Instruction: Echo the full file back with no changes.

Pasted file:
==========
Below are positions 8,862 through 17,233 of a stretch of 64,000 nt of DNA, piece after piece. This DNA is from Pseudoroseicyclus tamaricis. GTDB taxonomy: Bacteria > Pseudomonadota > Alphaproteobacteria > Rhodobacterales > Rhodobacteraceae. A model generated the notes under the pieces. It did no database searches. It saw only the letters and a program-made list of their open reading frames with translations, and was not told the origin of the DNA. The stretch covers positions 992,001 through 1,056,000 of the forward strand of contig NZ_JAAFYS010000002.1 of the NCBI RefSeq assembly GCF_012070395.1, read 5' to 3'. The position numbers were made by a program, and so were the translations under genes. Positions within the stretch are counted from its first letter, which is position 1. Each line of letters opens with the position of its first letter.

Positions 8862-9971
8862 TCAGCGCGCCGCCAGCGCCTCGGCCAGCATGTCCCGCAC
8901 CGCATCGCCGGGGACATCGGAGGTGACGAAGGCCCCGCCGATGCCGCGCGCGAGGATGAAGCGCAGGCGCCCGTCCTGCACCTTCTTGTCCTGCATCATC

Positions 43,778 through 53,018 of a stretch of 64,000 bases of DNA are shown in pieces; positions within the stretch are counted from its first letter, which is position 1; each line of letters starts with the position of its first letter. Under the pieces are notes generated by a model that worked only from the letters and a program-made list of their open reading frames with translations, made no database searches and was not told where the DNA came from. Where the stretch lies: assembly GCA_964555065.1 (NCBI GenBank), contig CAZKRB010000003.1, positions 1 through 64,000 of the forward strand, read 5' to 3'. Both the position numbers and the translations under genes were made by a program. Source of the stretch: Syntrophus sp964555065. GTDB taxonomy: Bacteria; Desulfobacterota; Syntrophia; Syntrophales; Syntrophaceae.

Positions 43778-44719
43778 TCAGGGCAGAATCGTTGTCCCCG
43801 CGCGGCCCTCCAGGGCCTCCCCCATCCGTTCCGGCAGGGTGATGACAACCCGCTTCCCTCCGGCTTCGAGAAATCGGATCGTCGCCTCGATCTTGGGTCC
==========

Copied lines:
Below are positions 8,862 through 17,233 of a stretch of 64,000 nt of DNA, piece after piece. This DNA is from Pseudoroseicyclus tamaricis. GTDB taxonomy: Bacteria > Pseudomonadota > Alphaproteobacteria > Rhodobacterales > Rhodobacteraceae. A model generated the notes under the pieces. It did no database searches. It saw only the letters and a program-made list of their open reading frames with translations, and was not told the origin of the DNA. The stretch covers positions 992,001 through 1,056,000 of the forward strand of contig NZ_JAAFYS010000002.1 of the NCBI RefSeq assembly GCF_012070395.1, read 5' to 3'. The position numbers were made by a program, and so were the translations under genes. Positions within the stretch are counted from its first letter, which is position 1. Each line of letters opens with the position of its first letter.

Positions 8862-9971
8862 TCAGCGCGCCGCCAGCGCCTCGGCCAGCATGTCCCGCAC
8901 CGCATCGCCGGGGACATCGGAGGTGACGAAGGCCCCGCCGATGCCGCGCGCGAGGATGAAGCGCAGGCGCCCGTCCTGCACCTTCTTGTCCTGCATCATC

Positions 43,778 through 53,018 of a stretch of 64,000 bases of DNA are shown in pieces; positions within the stretch are counted from its first letter, which is position 1; each line of letters starts with the position of its first letter. Under the pieces are notes generated by a model that worked only from the letters and a program-made list of their open reading frames with translations, made no database searches and was not told where the DNA came from. Where the stretch lies: assembly GCA_964555065.1 (NCBI GenBank), contig CAZKRB010000003.1, positions 1 through 64,000 of the forward strand, read 5' to 3'. Both the position numbers and the translations under genes were made by a program. Source of the stretch: Syntrophus sp964555065. GTDB taxonomy: Bacteria; Desulfobacterota; Syntrophia; Syntrophales; Syntrophaceae.

Positions 43778-44719
43778 TCAGGGCAGAATCGTTGTCCCCG
43801 CGCGGCCCTCCAGGGCCTCCCCCATCCGTTCCGGCAGGGTGATGACAACCCGCTTCCCTCCGGCTTCGAGAAATCGGATCGTCGCCTCGATCTTGGGTCC